Through it all, something else has surprised me. I honestly (initially) thought of this like a task that I would simply check off my to-do list once I was through. I am a lover of lists and finished projects! But be fore-warned! Instead, it has given me a hunger for more- a desire to read through the Bible again. What did I miss?  What will be revealed to me next time?  Now that I have the whole scope in my sights, what portions will be even more meaningful the next time around?

So much for my to-do list.  It's my hope that this will become a yearly pilgrimage for me.  It's so worth the trip.
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  1. I share your enthusiasm, having just completed the one year through the Bible in 2013! All your observations in bold type were true of my somewhat longer experience. Can't believe it took me 58 years to get around to this!

  2. Thanks for sharing. I've hesitated to commit to that short of a time frame for various reasons, not the least of which is that I wasn't sure how much I would get for my soul when my focus is just trying to get through the Bible quickly. Some of those chapters are a slog! Your perspective causes me to reconsider. Thanks! :)

  3. I was wondering which program your Sunday school class used. I checked out the Bible In 90 Days, but it looks like there is no study guide or added information and that would be very helpful. Thank you!

    1. I tried to link to the book we used. We only had one copy of the book and one person from our group read a little from it when we were together- we didn't use it during the week. Within our group, we used different 90-day schedules- some from the book, some from online, others from apps (some listened more than read). The important part was sharing with and supporting each other. The book wasn't crucial. I hope this is helpful:-).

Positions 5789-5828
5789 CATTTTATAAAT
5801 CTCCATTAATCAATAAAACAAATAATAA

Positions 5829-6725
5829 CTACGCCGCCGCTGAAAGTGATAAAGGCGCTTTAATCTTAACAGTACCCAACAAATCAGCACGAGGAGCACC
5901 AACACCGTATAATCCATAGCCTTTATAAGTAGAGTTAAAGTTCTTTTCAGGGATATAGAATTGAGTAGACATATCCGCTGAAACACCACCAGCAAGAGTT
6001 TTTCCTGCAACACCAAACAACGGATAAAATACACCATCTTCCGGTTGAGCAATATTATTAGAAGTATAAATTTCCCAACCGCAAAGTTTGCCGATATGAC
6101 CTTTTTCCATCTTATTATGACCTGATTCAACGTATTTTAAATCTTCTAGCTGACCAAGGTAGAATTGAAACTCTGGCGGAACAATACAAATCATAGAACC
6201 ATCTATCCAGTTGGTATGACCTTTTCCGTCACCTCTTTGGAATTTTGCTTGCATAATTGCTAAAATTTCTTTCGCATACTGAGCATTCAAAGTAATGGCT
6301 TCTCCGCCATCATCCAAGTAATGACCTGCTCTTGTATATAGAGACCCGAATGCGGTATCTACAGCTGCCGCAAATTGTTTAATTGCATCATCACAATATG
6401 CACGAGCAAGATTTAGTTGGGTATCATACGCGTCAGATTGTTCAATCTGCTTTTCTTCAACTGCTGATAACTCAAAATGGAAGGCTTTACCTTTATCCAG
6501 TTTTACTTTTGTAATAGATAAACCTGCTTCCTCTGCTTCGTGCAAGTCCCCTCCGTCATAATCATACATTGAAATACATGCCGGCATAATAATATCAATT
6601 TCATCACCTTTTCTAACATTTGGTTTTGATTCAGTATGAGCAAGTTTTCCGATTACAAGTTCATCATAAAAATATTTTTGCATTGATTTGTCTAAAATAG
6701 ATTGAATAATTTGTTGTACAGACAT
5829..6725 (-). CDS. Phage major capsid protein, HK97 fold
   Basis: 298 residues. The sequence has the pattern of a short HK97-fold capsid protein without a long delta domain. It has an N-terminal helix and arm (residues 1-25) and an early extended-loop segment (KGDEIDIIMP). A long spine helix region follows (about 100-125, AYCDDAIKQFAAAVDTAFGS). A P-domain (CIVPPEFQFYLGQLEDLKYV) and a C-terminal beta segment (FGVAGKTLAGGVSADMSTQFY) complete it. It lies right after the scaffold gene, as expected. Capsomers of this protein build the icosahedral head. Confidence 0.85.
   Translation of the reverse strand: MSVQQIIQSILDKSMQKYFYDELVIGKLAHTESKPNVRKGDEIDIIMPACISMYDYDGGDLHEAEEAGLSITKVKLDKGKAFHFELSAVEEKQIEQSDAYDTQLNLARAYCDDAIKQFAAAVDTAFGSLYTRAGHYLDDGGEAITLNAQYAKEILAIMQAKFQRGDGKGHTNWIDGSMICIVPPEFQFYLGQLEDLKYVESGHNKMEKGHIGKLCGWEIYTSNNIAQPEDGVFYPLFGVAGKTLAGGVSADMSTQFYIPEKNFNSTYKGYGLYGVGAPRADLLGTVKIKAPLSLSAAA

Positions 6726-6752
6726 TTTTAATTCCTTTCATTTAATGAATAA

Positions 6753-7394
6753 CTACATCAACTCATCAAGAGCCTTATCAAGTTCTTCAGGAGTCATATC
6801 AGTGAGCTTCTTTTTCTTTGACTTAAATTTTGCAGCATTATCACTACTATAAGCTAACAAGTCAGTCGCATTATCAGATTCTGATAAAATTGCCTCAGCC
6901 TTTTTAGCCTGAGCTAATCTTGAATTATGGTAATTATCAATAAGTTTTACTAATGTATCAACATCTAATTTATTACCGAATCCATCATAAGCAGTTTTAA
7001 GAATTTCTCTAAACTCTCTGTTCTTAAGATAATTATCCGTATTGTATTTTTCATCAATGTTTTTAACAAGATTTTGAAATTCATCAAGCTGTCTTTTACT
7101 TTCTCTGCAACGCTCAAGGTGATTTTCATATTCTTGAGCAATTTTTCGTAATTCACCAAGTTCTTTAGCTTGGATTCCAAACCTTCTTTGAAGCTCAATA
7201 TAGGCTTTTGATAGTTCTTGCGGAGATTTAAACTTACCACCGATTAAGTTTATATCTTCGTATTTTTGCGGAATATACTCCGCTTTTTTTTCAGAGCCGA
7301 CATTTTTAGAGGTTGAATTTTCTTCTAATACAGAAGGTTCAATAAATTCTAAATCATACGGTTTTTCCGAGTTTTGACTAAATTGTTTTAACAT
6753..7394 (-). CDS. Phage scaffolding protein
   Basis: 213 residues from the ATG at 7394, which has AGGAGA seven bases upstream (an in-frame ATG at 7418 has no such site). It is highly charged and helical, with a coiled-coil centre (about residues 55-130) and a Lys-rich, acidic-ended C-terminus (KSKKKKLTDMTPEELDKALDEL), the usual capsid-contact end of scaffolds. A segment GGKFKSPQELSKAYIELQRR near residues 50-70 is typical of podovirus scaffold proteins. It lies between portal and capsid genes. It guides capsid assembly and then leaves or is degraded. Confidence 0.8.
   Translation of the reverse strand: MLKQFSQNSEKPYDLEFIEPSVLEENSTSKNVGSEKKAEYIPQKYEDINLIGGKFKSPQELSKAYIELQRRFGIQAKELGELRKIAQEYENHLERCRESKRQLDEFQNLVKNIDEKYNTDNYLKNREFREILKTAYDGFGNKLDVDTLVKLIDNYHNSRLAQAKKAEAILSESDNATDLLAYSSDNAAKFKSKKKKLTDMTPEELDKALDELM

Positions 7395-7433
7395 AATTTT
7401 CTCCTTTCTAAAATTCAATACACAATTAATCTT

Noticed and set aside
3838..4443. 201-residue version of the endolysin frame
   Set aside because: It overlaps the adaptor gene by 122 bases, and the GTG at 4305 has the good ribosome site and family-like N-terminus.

4. Thank you that was helpful. I think I'll try to find a schedule online. :-)

  5. I was almost hesitant to comment or say anything, especially once I read your comment, "the Old Testament isn't as important because Jesus came and it's the New Testament that really matters." As a fellow Christian and old testament scholar this comment hits a sore spot because of my experience of learning that the story of God's redemption has a beginning, middle, and end. The OT is the beginning, the NT is the middle and the end has yet to come. But in the rest of your post you reveal how reading through all of Scripture has enriched your view of God and what he's doing in the world. Normally, I would encourage you to read my own blog where I delve into Old Testament passages, but really it's better to read the Bible itself, than books or blogs about the Bible. So you're doing the best thing there is! Congrats on making it through! I will admit that there are some pretty daunting parts in God's word, but even those parts can help us to begin to grasp who God is. I hope you keep up the reading!

    1. Thanks for your comment, Megan. My point about the OT being not as important was facetious in nature. I do not believe it is less important- I was trying to capture an excuse some of us make for not having to read through the whole Old Testament. I completely agree with you and apologize if I came off believing in my proposed excuse. Thank you for caring enough to check in with me on this:-).

  6. "there is something about a person's sincerity shining through when they appear at least somewhat familiar with the book they profess to believe in" This hits me right between the eyes. I've read huge chunks of the Bible, but about a year ago I was challenged to read it through from cover to cover. Reading a little each evening just before bed, I made it to Job and then I stopped. I've really been dragging my heels about reading this particular book (again) mostly because it doesn't make sense to me. I get so caught up in Job's (seemingly unnecessary) suffering it's palpable and almost too painful. Anyway, thanks to your prompting I will plow through. Does it sound like I'm holding my nose to swallow my medicine? Hoping the Spirit will open my eyes to see something new. Thanks for posting this.

  7. I just read this post and it really struck a chord! Thank you for sharing, your joy in it is contagious ;)

  8. thank you for this. when i read your post i related to everything you said but i thought i couldn't do it, but i am on day 25!

    1. Way to go! You're almost a third of the way through!! :-)